Okay, I’ll go first, heedless of the movie producer Sam Goldwyn’s advice: "Never prophesy--especially about the future." (That’s second only to his remark that "An oral contract isn’t worth the paper it’s written on!")
House: I believe the Republicans will pick up a minimum of 2 seats. The tipping factor is today’s NY Times poll showing that a larger portion of the electorate believes that the Democrats (rather than the Republicans) have no plan for governing if they gain a majority.
This will be a heavy blow to the Democrats, and a testimony to their lack of courage in reapportionment. If they had been bold and willing to take a risk in California, they might have netted three to five seats there--if not in this election then the next two. Instead their incumbents who want safe districts rolled over easily for Karl Rove’s plan to have incumbent protection districts and freeze the current split in place--a net plus for Republicans in California at the moment. Now Democrats will have to live with that craven decision for a decade.
My special upset calls in the House are John Kline over Bill Luther in Minnesota, and possibly, just possibly, Beth Rogers over Lois Capps on the California coast. Keep your eye on this one: The GOP quietly targeted this district for their Latino outreach, and Rogers, a sod farmer who speaks fluent spanish, has worked the new Latino areas of the district very hard.
I am not optimistic about the Senate. I predict no change or a Democrat gain of one or two seats, unless two upsets come through. Here is my handicapping: Dems pick up seats in New Hampshire and Arkansas, and hold on to South Dakota. Landreau goes to a runoff in Louisiana, but will survive. Republicans will pick up a seat in Missouri, and hold on to Colorado (though Colorado makes me very nervous--here’s to hoping the studly Gov. Owens can pull Allard across the finish line with him).
This leaves Minnesota and Georgia. In both cases the Democrats should be favored to win, but in both cases a Republican upset is possible. I have a hunch that this will be one of those years where one party will either win both of these or lose both of these, though this may be true across the board for South Dakota and Colorado, too. Remember that in both 1980 and 1986 the six closet Senate races were decided by a cumulative total of less than 50,000 votes. This year will likely be the same. Saxby Chambliss might pull it out in Georgia over Max Cleland, and likewise Coleman coud prevail over Mondale in Minnesota. (Remember that Mondale only won Minnesota in 1984 by about 5,000 votes, and friends in Minnesota tell me those votes were stolen; Reagan really did win there, too. But if they stole those votes once, they can do it again.)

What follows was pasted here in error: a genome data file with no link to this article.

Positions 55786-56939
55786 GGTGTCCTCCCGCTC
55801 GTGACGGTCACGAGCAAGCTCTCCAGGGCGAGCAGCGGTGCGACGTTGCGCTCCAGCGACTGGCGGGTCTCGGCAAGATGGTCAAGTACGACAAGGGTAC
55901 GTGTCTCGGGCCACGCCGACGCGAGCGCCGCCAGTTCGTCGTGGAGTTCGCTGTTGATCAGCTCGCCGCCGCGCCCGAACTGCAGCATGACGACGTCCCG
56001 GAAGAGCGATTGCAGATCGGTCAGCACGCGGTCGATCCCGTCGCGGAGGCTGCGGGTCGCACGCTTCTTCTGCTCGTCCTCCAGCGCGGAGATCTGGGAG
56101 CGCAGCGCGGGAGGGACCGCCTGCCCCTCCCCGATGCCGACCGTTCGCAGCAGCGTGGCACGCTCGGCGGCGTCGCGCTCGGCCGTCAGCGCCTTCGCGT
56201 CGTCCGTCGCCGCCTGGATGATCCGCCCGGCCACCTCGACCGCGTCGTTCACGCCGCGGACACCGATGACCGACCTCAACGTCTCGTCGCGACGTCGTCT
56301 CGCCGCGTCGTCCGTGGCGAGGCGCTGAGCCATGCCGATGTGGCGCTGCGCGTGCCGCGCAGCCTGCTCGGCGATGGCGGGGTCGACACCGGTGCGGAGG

The point is: Republicans will gain one seat only if they pull off upsets in Minnesota and Georgia.
Even if the Democrats do hold the Senate or gain a seat, look what they had to do: dump an incumbent in New Jersey, and reach back to the dark ages with Mondale. (Both states would likely have gone Republican without the strange course of events that took place this fall.) Can they really do this again two years down the road if Barbara Boxer is in trouble in California? And the GOP gains in the House are going to lead to much wailing and gnashing of teeth within the Democratic leadership. This will be fun to watch. They may even tear themselves apart McGovern-style after this election.
A couple of state races to watch: Oregon’s governor’s race, where Kevin Mannix, thought to be a weak GOP nominee, has made a horse race out of it with the better known Ted Kulongoski. This is tied to two things: Oregon, like many states, has a huge budget deficit, which means tax hikes are expected. Which party do you think will do a better job of dealing with these deficits? The GOP may have an edge in several states on these grounds. Second, Oregon has a ballot initiative this year calling for universal heatlh care, to be paid for by an 8 percent payroll tax. Small business people, and even organized labor, are up in arms against this, which may help Republicans.
While Bill Simon probably can’t pull it out in California, watch for Republicans down the ticket in other statewide offices, especially Tom McClintock, the GOP candidate for Controller. I think some voters who hold their nose for Gray Davis may split their ticket for some GOP candidates down the ticket as a crazy way of checking Davis.